This article is about the special, subjective concepts we apply to experience, called “phenomenal concepts”. They are of special interest in a number of ways. First, they refer to phenomenal experiences, and the qualitative character of those experiences whose metaphysical status is hotly debated. Conscious experience strike many philosophers as philosophically problematic and difficult to accommodate within a physicalistic metaphysics. Second, PCs are widely thought to be special and unique among concepts. The sense that there is something special about PCs (...)
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  10. James Behuniak (2011). The Really Hard Problem: Meaning in a Material World – By Owen Flanagan. Journal of Chinese Philosophy 38 (2):323-327.
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  11. D. Bilodeau (1996). Physics, Machines, and the Hard Problem. Journal of Consciousness Studies 3 (5-6):386-401.
    The ‘hard problem’ of the origin of phenomenal consciousness in a physical universe is aggravated by a simplistic and uncritical concept of the physical realm which still predominates in much discussion of the subject. David Chalmers is correct in claiming that phenomenal experience is logically independent of a physical description of the world, but his proposal for a ‘natural supervenience’ of experience on a physical substrate is misguided. His statements about machine consciousness and the role of information are especially compromised. (...)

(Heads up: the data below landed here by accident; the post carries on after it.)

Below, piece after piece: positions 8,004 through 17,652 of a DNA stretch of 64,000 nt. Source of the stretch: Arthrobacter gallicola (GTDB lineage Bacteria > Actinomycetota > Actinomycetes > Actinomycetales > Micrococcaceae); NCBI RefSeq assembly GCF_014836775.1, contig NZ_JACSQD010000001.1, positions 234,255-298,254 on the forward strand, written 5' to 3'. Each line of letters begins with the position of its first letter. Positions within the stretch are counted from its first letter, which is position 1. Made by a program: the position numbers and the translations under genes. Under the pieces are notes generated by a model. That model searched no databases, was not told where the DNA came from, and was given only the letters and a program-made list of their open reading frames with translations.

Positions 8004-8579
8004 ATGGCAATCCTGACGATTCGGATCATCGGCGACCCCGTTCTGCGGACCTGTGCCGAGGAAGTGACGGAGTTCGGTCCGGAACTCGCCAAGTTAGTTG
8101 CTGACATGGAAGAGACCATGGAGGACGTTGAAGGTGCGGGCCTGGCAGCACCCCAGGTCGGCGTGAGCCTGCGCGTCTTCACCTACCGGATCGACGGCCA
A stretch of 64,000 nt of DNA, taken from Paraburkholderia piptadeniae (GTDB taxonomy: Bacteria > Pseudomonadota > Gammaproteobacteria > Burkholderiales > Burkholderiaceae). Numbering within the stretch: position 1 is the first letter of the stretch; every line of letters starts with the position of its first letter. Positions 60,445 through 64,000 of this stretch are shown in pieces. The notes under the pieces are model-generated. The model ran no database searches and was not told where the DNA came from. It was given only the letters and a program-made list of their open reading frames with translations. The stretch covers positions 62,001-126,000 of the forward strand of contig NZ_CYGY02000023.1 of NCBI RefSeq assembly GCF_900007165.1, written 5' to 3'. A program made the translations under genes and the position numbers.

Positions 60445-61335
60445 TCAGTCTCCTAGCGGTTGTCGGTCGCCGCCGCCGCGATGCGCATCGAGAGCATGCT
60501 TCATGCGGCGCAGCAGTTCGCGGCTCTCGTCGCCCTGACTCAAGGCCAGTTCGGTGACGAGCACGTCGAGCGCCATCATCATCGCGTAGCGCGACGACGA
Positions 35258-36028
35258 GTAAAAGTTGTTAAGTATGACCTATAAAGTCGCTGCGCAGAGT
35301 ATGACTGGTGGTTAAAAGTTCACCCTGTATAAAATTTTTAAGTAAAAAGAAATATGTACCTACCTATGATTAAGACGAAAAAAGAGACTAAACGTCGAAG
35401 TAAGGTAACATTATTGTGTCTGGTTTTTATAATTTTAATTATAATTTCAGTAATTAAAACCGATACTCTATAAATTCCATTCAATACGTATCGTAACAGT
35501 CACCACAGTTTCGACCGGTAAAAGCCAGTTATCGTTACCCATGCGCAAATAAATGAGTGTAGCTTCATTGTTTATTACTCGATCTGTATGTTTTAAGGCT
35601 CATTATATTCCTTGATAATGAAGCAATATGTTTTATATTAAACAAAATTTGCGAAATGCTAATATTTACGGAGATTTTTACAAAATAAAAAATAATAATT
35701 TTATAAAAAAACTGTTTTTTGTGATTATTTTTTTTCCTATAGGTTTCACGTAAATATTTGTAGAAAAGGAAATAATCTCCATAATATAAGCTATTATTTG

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  12. Ned Block (2002). The Harder Problem of Consciousness. Journal of Philosophy 99 (8):391-425.
    consciousness comes about as a result of irritating nervous tissue, is just as unaccountable as the appearance of Djin when Aladdin rubbed his lamp.
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  13. Nicholas Boltuc & Piotr Boltuc (2007). Replication of the Hard Problem of Consciousness in AI and Bio-AI: An Early Conceptual Framework. In Anthony Chella & Ricardo Manzotti (eds.), Ai and Consciousness: Theoretical Foundations and Current Approaches. Aaai Press, Merlo Park, Ca
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  14. David Brooks (2000). How to Solve the Hard Problem: A Predictable Inexplicability. Psyche 6 (4):5-20.
    Qualitative states are no threat to physicalism. They have a causal effect upon the world in virtue of their qualitative nature. This effect is exploited in biological mechanisms for representing the world. Representation requires differential responsiveness to different perceived properties of things. Qualia are taken to be tagged properties of internal representation models. These properties are properties for-the-organism. Such for-the-organism properties are to be expected in beings which perceive the world and interact with it intelligently. Consciousness presents a problem for (...)